A government report issued by Australian Minister of Home Affairs Brendan O’Connor, in which it was stated rather emphatically that “there is no conclusive evidence that VVGs [violent videogames] are more harmful than other violent media,” seems to have reignited the R18+ videogame rating debate Down Under.
The report (PDF), issued by the Attorney-General’s office, focused specifically on videogame research, and while it noted the “divided nature” of such research and the “insufficient attention” paid to third variables in such research, it was generally pro-videogame.
Among the conclusions was “that the strongest evidence has been found for short term VVG effects, and conclusions regarding long term effects have not been as strong.”
The report also concluded that “there is little evidence there is any difference in the effect of VVGs on children, adolescents and young adults.”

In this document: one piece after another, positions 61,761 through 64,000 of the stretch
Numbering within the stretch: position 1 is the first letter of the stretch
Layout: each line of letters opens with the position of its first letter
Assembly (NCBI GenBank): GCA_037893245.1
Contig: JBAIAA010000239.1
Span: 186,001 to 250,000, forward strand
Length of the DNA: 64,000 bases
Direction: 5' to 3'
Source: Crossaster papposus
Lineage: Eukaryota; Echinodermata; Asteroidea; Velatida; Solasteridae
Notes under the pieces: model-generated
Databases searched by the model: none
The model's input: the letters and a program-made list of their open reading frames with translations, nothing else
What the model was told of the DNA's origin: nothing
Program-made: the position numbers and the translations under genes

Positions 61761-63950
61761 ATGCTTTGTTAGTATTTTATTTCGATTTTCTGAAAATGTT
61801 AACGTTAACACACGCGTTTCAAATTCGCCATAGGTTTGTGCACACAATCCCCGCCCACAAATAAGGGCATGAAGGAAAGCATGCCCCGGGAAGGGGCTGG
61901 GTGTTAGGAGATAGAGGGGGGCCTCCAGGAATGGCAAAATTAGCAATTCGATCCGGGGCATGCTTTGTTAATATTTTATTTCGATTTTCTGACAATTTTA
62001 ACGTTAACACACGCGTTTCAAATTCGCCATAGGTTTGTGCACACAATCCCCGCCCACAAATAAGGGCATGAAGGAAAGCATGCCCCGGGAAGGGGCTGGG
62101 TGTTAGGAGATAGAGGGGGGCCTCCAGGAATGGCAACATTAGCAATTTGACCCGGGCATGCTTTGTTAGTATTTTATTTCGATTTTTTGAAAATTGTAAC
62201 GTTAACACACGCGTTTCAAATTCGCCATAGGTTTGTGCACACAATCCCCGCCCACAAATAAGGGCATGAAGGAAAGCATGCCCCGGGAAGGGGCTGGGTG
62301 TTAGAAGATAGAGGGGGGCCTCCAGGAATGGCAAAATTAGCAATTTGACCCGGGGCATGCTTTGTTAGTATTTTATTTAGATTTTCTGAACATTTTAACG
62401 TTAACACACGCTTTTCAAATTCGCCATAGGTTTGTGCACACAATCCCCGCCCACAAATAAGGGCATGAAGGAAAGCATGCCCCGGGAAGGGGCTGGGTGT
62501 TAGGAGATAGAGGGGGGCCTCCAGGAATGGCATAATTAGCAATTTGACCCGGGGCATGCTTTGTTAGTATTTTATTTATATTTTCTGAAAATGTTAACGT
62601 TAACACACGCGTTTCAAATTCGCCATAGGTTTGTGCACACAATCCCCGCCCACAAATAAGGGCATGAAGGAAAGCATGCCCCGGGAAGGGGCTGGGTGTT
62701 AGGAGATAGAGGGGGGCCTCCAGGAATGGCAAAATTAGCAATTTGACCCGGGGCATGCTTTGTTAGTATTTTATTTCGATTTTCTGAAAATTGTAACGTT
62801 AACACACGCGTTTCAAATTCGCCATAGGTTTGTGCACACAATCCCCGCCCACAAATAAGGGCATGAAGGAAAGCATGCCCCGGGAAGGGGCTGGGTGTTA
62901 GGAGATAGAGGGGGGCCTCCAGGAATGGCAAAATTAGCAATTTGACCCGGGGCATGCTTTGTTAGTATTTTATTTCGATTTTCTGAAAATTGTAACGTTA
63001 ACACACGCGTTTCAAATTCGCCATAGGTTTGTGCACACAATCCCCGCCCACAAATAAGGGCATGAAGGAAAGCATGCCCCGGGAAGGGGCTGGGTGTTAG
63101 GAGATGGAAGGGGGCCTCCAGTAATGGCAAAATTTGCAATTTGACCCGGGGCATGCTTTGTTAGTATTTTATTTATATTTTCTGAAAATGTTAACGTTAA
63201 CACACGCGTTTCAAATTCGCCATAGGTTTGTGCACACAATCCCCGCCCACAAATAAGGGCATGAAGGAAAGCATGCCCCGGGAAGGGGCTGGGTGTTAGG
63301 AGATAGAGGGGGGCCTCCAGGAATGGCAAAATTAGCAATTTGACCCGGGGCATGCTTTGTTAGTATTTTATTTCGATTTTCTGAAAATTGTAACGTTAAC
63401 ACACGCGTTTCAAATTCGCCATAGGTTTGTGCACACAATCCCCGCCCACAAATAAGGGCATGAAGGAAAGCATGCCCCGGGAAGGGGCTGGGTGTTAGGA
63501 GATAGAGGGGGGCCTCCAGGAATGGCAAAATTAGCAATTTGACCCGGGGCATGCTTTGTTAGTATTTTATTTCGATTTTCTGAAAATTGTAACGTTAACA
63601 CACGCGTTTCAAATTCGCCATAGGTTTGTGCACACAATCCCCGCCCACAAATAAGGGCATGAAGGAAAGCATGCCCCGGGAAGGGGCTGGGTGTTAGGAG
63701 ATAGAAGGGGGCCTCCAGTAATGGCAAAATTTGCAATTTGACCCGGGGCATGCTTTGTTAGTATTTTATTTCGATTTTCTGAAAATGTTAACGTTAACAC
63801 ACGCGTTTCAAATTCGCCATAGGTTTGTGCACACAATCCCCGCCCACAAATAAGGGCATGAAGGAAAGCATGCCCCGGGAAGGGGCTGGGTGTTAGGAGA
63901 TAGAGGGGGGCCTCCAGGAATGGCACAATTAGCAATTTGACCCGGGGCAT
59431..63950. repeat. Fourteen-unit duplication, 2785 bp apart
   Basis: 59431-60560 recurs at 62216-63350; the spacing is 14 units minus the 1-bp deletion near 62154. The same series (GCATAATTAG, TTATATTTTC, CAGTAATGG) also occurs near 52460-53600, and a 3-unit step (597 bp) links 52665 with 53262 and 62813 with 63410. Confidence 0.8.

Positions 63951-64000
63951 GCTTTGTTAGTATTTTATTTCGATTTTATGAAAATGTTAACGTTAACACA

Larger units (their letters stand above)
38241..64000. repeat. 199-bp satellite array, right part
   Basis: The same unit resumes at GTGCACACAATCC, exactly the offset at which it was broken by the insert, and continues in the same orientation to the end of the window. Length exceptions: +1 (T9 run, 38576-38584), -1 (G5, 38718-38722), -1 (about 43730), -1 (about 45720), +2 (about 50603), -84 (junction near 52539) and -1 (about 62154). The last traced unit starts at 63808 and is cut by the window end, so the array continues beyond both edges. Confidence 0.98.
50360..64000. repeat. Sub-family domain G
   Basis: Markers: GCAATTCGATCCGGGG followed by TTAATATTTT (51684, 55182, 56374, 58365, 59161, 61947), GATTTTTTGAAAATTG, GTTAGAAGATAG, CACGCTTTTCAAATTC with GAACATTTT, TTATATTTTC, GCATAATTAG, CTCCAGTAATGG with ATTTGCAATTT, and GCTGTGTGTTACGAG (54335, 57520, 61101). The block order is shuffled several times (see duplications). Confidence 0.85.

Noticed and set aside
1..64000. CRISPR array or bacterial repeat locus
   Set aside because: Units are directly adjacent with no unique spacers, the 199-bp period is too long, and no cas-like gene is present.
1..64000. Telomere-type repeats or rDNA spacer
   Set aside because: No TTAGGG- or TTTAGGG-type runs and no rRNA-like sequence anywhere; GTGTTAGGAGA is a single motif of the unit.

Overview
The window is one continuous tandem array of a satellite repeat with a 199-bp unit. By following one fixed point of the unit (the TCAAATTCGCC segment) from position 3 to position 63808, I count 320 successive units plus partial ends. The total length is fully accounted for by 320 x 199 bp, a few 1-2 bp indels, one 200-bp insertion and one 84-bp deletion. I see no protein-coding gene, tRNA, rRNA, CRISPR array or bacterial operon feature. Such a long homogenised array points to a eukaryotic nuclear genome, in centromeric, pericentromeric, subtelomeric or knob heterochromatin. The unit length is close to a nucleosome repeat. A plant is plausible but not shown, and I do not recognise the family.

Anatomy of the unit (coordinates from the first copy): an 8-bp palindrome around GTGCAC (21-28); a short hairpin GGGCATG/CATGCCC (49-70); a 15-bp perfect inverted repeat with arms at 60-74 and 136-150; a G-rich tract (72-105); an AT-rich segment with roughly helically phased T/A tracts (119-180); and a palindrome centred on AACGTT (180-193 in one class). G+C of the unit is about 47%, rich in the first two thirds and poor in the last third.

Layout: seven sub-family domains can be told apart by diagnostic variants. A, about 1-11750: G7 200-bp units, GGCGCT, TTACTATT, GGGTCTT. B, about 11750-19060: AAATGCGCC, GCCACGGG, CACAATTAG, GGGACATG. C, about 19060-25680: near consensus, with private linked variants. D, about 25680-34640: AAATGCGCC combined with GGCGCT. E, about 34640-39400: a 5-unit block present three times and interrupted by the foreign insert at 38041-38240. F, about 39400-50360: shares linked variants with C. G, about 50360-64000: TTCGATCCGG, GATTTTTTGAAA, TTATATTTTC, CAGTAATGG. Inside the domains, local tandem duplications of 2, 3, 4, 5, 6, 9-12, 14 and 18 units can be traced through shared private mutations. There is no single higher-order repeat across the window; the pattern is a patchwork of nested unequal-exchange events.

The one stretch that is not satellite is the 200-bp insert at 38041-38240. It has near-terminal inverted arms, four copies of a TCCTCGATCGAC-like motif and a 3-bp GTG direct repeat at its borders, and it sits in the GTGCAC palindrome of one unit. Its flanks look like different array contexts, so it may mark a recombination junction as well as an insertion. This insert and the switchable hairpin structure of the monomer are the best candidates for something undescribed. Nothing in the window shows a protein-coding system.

All this was too much to take for the Australian Christian Lobby, who called the violent videogame debate “far from over.”
The ACL seemed particularly peeved that the report gave “particular prominence” to the research of Texas A&M International’s Dr. Christopher Ferguson over that of Iowa State’s Craig Anderson, this “despite prominent researcher L. Rowell Huesmann recently declaring closed the debate that exposure to video game violence increases the risk of aggression on the basis of an extensive 2010 study by Prof Anderson, which Dr Ferguson subsequently rejected.”
The ACL warned that press reaction to the newly issued government report made it seem like the chickens have already hatched, with gaming interests now claiming that “a decision [is] expected to allow the sale of R18+ games.”
It urged its supporters to continue to register their concerns with Classification Ministers.